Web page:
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Fricker, HA, Scambos T.  2009.  Connected subglacial lake activity on lower Mercer and Whillans Ice Streams, West Antarctica, 2003-2008. Journal of Glaciology. 55:303-315. AbstractWebsite

We examine patterns of localized surface elevation change in lower Mercer and Whillans Ice Streams, West Antarctica, which we interpret as subglacial water movement through a system of lakes and channels. We detect and measure the lake activity using repeat-track laser altimetry from ICESat and image differencing from MODIS image pairs. A hydrostatic-potential map for the region shows that the lakes are distributed across three distinct hydrologic regimes. Our analysis shows that, within these regimes, some of the subglacial lakes appear to be linked, with drainage events in one reservoir causing filling and follow-on drainage in adjacent lakes. We also observe changes near ice raft 'a' in lower Whillans Ice Stream, and interpret them as evidence of subglacial water and other changes at the bed. The study provides quantitative information about the properties of this complex subglacial hydrologic system, and a relatively unstudied component of ice-sheet mass balance: subglacial drainage across the grounding line.

Fricker, HA, Scambos T, Bindschadler R, Padman L.  2007.  An active subglacial water system in West Antarctica mapped from space. Science. 315:1544-1548.   10.1126/science.1136897   AbstractWebsite

Satellite laser altimeter elevation profiles from 2003 to 2006 collected over the lower parts of Whillans and Mercer ice streams, West Antarctica, reveal 14 regions of temporally varying elevation, which we interpret as the surface expression of subglacial water movement. Vertical motion and spatial extent of two of the largest regions are confirmed by satellite image differencing. A major, previously unknown subglacial lake near the grounding line of Whillans Ice Stream is observed to drain 2.0 cubic kilometers of water into the ocean over similar to 3 years, while elsewhere a similar volume of water is being stored subglacially. These observations reveal a widespread, dynamic subglacial water system that may exert an important control on ice flow and mass balance.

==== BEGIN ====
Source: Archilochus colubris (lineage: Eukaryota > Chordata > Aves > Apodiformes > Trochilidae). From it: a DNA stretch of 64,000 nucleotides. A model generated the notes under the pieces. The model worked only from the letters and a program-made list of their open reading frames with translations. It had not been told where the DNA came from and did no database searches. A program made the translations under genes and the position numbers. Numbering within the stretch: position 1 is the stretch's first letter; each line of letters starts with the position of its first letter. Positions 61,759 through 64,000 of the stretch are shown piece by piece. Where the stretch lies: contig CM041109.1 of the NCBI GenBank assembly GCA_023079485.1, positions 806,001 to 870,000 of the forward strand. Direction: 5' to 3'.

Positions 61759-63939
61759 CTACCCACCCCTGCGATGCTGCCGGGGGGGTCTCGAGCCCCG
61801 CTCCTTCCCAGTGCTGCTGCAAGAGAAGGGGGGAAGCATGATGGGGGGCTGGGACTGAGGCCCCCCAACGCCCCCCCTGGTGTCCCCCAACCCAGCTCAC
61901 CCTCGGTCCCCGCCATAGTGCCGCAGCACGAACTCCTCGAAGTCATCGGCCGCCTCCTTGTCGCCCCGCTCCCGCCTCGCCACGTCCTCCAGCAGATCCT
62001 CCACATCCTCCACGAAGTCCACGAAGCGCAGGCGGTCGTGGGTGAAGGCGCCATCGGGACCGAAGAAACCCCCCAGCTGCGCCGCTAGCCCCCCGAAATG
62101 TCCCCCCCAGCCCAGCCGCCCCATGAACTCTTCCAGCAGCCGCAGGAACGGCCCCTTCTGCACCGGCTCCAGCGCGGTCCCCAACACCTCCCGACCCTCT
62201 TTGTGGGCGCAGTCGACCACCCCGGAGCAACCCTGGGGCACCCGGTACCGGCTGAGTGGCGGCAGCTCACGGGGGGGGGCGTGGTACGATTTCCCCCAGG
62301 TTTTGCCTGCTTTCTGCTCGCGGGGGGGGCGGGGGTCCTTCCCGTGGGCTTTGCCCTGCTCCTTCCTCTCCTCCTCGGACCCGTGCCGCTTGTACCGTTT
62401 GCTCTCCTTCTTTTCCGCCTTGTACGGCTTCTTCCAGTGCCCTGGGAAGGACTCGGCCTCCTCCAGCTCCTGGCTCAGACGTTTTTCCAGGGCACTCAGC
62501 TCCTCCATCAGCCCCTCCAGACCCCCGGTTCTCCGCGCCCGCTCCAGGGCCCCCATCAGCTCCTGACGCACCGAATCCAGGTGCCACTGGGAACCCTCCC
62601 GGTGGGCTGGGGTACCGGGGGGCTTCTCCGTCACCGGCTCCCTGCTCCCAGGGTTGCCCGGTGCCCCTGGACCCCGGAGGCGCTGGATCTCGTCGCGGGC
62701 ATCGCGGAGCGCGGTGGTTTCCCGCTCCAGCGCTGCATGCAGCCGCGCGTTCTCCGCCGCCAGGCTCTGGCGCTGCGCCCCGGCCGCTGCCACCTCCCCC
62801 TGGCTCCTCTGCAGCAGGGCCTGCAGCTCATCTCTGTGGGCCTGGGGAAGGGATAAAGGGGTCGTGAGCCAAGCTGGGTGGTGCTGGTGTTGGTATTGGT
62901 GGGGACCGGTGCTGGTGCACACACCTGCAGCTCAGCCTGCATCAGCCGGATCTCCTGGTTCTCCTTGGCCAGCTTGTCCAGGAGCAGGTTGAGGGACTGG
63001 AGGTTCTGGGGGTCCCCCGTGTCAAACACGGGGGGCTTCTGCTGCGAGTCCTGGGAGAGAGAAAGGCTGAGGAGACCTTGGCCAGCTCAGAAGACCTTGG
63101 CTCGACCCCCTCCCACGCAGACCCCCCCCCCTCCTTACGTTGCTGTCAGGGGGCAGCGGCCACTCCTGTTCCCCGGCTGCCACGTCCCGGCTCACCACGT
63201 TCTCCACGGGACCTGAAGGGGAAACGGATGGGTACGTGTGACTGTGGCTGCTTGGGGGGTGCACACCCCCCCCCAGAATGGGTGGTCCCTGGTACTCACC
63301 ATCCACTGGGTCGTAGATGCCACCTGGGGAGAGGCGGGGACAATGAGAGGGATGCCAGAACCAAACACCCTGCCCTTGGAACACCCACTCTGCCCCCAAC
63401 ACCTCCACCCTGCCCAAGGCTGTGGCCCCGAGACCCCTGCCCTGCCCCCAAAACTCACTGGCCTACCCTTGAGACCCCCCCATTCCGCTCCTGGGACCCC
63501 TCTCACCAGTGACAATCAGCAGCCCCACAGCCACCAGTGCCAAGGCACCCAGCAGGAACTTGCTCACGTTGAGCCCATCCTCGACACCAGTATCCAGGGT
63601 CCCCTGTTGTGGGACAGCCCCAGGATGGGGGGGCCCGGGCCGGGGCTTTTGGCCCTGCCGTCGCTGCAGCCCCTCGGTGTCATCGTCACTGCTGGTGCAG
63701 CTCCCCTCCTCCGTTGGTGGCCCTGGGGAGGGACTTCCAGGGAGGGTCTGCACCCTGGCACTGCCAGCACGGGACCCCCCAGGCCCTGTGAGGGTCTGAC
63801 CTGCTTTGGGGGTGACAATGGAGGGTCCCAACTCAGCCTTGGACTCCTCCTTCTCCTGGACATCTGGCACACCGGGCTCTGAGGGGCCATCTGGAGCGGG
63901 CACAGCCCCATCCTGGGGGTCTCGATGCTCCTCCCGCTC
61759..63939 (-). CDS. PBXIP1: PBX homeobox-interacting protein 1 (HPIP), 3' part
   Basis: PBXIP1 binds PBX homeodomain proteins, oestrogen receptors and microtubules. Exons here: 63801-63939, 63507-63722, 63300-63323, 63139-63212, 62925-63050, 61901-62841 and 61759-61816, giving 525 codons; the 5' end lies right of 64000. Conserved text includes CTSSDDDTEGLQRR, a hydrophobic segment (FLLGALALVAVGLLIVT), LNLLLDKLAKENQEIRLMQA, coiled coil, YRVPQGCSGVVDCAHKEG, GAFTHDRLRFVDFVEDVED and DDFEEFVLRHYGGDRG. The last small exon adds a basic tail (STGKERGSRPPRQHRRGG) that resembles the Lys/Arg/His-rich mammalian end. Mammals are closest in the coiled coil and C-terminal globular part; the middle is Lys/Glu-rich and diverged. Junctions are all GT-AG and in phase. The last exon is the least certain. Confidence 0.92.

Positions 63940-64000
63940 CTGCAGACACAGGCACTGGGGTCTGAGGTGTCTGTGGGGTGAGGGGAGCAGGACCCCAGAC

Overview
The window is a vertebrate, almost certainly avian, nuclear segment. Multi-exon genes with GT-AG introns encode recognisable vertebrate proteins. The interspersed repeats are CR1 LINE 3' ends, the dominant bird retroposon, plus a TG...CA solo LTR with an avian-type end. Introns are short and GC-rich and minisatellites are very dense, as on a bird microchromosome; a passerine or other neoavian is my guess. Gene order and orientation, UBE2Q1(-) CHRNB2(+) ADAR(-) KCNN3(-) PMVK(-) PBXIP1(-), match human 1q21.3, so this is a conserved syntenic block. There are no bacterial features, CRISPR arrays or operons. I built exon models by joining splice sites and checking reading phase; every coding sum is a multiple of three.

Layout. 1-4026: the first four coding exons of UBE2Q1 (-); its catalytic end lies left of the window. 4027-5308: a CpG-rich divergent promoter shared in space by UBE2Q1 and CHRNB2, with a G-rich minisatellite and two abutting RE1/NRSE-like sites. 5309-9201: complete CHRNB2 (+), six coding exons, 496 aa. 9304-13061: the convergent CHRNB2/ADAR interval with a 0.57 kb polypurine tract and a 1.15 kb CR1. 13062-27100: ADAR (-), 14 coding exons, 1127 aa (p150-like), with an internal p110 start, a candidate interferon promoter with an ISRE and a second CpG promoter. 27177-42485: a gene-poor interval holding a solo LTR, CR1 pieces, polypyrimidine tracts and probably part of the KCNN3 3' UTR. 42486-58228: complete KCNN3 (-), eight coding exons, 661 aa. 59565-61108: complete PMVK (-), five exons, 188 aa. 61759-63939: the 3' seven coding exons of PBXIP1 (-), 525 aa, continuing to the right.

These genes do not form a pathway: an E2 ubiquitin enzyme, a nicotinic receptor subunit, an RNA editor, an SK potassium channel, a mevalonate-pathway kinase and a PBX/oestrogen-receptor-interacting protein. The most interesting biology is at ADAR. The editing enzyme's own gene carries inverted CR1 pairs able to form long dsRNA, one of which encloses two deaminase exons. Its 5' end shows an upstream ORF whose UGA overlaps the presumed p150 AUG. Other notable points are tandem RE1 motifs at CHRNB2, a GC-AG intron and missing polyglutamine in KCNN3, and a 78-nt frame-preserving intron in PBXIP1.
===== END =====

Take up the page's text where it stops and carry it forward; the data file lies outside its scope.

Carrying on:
Bassis, JN, Fricker HA, Coleman R, Bock Y, Behrens J, Darnell D, Okal M, Minster JB.  2007.  Seismicity and deformation associated with ice-shelf rift propagation. Journal of Glaciology. 53:523-536.   10.3189/002214307784409207   AbstractWebsite

Previous observations have shown that rift propagation on the Amery Ice Shelf (AIS), East Antarctica, is episodic, occurring in bursts of several hours with typical recurrence times of several weeks. Propagation events were deduced from seismic swarms (detected with seismometers) concurrent with rapid rift widening (detected with GPS receivers). In this study, we extend these results by deploying seismometers and GPS receivers in a dense network around the tip of a propagating rift on the AIS over three field seasons (2002/03, 2004/05 and 2005/06). The pattern of seismic event locations shows that icequakes cluster along the rift axis, extending several kilometers back from where the rift tip was visible in the field. Patterns of icequake event locations also appear aligned with the ice-shelf flow direction, along transverse-to-rift crevasses. However, we found some key differences in the seismicity between field seasons. Both the number of swarms and the number of events within each swarm decreased during the final field season. The timing of the slowdown closely corresponds to the rift tip entering a suture zone, formed where two ice streams merge upstream. Beneath the suture zone lies a thick band of marine ice. We propose two hypotheses for the observed slowdown: (1) defects within the ice in the suture zone cause a reduction in stress concentration ahead of the rift tip; (2) increased marine ice thickness in the rift path slows propagation. We show that the size-frequency distribution of icequakes approximately follows a power law, similar to the well-known Gutenberg-Richter law for earthquakes. However, large icequakes are not preceded by foreshocks nor are they followed by aftershocks. Thus rift-related seismicity differs from the classic foreshock and aftershock distribution that is characteristic of large earth quakes.

Fricker, HA, Hyland G, Coleman R, Young NW.  2000.  Digital elevation models for the Lambert Glacier-Amery Ice Shelf system, East Antarctica, from ERS-1 satellite radar altimetry. Journal of Glaciology. 46:553-560.   10.3189/172756500781832639   AbstractWebsite

The Lambert Glacier-Amery Ice Shelf system is a major component of the East Antarctic ice sheet. This paper presents two digital elevation models (DEMs) that have been generated for the Lambert-Amery system from validated European Remote-sensing Satellite (ERS-1) radar altimeter waveform data. The first DEM covers the Amery Ice Shelf only, and was produced using kriging on a 1 km grid. The second is a coarser (5 km) DEM of the entire Lambert-Amery system, generated via simple averaging procedures. The DEMs provide unprecedented surface elevation information for the Lambert-Amery system and allow new insight into the glaciology of the region.